One of the primary reasons, in addition to the US 3G support, that I wanted to wait to purchase the HTC Fuze or Sprint Touch Pro is the integrated slide-out QWERTY keyboard. While these are both HTC Touch Pro variants, the keyboards actually have some major differences that may have each device appealing to different users. The Sprint Touch Pro keyboard has a very dark background (more of a very dark gray than a pure black) with white main keys and green alternate characters. Each keyboard has 5 rows and the top row of the Touch Pro contains numbers, a dash, and equals sign. Along the left side you will find a tab, caps, shift, and ctrl button with a FN button to the right of the bottom ctrl button. The right side of both keyboards are the same with backspace/delete, enter, directions arrows and right shift button.

The HTC Fuze keyboard places the numbers as alternate characters (entered by pressing Fn first) in a phone keypad format. The top row is used for the Start menu button and lots of punctuation (@, _, !, ;, :, and more). Along the left side down from the top you can find the caps, Fn, shift, and OK buttons. Like I said the right sides are the same. The bottom row has shortcuts to many applications. Unfortunately, several of these are used to launch the AT&T crapware applications and are not able to be customized so they are useless to me. Again, I'll look to XDA-Developers to help me out here.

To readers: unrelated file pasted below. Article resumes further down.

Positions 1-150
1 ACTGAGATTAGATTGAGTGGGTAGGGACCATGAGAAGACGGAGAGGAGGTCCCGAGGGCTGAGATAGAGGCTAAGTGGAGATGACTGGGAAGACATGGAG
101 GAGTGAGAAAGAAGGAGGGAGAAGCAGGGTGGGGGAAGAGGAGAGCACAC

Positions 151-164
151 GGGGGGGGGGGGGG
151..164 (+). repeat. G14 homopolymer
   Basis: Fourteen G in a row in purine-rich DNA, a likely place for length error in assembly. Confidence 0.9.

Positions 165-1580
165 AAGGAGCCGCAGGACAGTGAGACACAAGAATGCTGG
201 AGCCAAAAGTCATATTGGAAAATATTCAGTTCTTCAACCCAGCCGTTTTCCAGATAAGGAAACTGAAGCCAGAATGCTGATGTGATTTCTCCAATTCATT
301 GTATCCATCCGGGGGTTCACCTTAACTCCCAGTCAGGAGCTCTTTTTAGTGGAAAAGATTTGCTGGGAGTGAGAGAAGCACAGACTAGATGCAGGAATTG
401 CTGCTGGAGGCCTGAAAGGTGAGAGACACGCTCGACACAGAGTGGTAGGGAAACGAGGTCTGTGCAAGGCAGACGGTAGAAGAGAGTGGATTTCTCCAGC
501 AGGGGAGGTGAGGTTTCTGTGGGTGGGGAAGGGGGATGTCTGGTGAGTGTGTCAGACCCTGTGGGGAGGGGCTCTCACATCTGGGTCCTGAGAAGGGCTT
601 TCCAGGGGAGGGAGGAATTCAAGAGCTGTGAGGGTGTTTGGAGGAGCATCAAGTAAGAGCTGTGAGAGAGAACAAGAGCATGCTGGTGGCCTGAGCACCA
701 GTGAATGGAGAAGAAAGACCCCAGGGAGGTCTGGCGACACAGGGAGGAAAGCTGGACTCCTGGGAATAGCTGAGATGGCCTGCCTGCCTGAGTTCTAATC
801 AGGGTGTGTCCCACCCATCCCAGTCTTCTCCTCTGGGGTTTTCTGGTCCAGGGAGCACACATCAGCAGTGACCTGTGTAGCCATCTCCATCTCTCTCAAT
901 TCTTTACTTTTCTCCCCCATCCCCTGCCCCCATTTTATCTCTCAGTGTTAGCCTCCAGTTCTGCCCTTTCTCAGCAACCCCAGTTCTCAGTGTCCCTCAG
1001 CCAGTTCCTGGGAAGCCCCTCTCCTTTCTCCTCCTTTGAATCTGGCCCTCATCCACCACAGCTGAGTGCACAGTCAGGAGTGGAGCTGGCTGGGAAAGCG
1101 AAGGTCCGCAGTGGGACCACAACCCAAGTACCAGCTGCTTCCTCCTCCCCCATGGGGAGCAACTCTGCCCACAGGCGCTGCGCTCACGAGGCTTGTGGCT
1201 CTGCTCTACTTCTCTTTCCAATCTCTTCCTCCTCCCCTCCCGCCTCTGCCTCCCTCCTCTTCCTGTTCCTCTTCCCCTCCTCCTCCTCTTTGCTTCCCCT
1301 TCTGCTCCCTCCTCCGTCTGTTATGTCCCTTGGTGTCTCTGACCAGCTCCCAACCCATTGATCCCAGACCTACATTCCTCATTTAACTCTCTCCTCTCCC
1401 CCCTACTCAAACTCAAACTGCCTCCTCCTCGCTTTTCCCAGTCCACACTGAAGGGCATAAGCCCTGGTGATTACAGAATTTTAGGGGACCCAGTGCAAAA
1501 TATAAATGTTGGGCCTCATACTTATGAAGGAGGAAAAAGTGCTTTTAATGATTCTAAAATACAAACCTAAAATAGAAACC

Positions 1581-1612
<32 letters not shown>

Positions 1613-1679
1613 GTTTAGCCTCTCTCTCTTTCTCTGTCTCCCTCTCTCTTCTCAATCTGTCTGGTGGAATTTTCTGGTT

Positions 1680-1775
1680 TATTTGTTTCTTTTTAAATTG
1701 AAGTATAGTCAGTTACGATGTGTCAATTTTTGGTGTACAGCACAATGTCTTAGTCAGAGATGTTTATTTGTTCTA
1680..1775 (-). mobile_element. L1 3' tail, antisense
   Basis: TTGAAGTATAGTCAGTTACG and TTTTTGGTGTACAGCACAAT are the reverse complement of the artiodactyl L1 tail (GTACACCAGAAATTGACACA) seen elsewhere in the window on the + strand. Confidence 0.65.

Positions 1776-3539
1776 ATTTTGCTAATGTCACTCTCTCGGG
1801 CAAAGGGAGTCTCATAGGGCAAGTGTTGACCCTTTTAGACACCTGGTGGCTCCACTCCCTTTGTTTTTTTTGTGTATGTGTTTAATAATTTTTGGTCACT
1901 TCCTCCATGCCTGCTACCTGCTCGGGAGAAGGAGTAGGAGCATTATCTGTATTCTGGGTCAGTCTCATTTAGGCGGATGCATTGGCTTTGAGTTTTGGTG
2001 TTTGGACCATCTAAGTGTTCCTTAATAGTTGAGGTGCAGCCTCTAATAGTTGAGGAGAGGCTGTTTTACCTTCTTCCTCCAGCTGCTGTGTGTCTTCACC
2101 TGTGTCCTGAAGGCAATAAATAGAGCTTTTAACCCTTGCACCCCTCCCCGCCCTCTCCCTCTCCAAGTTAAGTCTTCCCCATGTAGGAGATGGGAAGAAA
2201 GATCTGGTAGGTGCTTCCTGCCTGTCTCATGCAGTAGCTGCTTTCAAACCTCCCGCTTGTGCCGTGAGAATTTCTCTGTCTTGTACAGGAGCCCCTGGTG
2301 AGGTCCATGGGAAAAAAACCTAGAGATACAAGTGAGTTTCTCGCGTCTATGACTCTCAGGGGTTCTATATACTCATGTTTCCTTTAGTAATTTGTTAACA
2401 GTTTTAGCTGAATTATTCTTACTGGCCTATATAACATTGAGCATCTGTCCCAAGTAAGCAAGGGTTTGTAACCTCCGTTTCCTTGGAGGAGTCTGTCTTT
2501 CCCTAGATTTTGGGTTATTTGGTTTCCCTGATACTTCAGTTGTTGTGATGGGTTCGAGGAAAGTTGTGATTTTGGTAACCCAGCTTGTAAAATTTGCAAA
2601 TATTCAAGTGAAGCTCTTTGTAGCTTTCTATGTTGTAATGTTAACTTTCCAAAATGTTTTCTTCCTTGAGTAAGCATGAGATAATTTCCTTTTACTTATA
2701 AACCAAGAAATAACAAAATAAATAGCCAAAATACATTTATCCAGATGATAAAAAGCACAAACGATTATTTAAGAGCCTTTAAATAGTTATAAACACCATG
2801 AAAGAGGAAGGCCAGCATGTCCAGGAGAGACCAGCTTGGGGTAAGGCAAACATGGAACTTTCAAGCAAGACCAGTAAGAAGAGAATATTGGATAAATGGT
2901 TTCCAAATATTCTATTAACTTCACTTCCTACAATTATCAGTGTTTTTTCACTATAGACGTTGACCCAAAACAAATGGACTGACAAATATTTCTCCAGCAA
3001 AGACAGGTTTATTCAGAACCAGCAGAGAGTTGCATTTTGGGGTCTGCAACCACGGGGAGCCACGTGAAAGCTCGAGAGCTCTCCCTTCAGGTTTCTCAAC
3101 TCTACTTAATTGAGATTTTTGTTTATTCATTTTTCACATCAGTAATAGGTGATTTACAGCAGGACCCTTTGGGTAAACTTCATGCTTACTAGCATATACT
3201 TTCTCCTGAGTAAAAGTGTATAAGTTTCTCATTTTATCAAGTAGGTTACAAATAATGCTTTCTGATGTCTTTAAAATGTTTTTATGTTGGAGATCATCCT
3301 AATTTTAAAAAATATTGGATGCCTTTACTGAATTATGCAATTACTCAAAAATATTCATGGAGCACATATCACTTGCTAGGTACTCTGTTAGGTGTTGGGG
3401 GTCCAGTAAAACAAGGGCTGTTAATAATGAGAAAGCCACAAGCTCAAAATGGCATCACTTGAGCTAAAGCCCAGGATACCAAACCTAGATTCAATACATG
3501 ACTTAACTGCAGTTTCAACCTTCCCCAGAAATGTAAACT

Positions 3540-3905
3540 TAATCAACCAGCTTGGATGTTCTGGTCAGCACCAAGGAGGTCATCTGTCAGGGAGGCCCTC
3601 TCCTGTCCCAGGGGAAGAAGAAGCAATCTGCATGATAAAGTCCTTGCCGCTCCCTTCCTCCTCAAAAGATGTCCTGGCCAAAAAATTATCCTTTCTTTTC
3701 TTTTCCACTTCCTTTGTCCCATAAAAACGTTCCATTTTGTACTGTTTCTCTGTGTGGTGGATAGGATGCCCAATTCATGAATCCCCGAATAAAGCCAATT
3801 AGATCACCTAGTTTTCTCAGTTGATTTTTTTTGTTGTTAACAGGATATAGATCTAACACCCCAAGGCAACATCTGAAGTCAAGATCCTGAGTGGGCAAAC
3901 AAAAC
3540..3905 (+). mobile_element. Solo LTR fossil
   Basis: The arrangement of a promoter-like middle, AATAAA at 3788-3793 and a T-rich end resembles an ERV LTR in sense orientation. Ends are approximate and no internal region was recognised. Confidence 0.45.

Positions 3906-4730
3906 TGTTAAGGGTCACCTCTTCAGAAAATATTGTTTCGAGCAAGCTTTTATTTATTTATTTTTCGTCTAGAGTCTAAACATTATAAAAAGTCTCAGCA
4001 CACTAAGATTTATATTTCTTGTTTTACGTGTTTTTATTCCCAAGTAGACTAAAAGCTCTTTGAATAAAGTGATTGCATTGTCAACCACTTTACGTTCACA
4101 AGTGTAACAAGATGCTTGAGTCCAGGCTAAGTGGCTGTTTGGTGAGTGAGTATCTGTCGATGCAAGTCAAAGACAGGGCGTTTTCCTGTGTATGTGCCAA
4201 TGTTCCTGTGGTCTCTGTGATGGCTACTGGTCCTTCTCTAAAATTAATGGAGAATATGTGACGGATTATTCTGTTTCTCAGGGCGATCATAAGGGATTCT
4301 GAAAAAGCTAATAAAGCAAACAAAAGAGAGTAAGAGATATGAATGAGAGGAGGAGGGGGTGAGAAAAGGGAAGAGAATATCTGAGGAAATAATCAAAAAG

I tend to enter punctuation more than numbers and I do like having OK and Start menu buttons on the keyboard since it should allow you to keep your fingers on the keyboard rather than popping up to touch the display too much. Then again, without a ctrl key you will need to pop up to perform text editing functions like cut, copy, and paste. I still think I like the AT&T variant better and if I can customize some buttons it will become much better.